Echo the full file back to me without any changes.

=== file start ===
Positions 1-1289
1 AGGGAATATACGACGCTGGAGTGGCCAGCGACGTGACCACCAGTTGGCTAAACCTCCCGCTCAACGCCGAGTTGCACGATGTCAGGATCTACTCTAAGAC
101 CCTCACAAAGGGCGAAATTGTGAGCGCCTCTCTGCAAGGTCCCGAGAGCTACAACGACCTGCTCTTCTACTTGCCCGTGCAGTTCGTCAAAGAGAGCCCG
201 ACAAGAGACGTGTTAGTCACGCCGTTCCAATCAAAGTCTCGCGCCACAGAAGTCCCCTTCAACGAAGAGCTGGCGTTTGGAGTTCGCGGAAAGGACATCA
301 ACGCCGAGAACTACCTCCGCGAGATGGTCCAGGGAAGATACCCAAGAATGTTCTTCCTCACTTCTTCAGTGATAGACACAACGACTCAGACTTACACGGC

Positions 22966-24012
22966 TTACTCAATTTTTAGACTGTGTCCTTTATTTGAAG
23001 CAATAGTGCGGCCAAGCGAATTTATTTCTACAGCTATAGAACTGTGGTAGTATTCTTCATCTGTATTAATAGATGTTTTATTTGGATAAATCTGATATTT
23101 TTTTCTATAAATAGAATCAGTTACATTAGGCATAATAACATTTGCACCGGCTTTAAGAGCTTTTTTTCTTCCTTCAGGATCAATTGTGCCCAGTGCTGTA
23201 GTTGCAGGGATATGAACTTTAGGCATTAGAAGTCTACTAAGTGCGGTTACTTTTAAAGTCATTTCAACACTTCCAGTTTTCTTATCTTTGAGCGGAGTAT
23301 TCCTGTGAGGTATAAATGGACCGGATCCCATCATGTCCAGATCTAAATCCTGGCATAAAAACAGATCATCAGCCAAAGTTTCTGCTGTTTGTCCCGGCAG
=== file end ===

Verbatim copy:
Positions 1-1289
1 AGGGAATATACGACGCTGGAGTGGCCAGCGACGTGACCACCAGTTGGCTAAACCTCCCGCTCAACGCCGAGTTGCACGATGTCAGGATCTACTCTAAGAC
101 CCTCACAAAGGGCGAAATTGTGAGCGCCTCTCTGCAAGGTCCCGAGAGCTACAACGACCTGCTCTTCTACTTGCCCGTGCAGTTCGTCAAAGAGAGCCCG
201 ACAAGAGACGTGTTAGTCACGCCGTTCCAATCAAAGTCTCGCGCCACAGAAGTCCCCTTCAACGAAGAGCTGGCGTTTGGAGTTCGCGGAAAGGACATCA
301 ACGCCGAGAACTACCTCCGCGAGATGGTCCAGGGAAGATACCCAAGAATGTTCTTCCTCACTTCTTCAGTGATAGACACAACGACTCAGACTTACACGGC

Positions 22966-24012
22966 TTACTCAATTTTTAGACTGTGTCCTTTATTTGAAG
23001 CAATAGTGCGGCCAAGCGAATTTATTTCTACAGCTATAGAACTGTGGTAGTATTCTTCATCTGTATTAATAGATGTTTTATTTGGATAAATCTGATATTT
23101 TTTTCTATAAATAGAATCAGTTACATTAGGCATAATAACATTTGCACCGGCTTTAAGAGCTTTTTTTCTTCCTTCAGGATCAATTGTGCCCAGTGCTGTA
23201 GTTGCAGGGATATGAACTTTAGGCATTAGAAGTCTACTAAGTGCGGTTACTTTTAAAGTCATTTCAACACTTCCAGTTTTCTTATCTTTGAGCGGAGTAT
23301 TCCTGTGAGGTATAAATGGACCGGATCCCATCATGTCCAGATCTAAATCCTGGCATAAAAACAGATCATCAGCCAAAGTTTCTGCTGTTTGTCCCGGCAG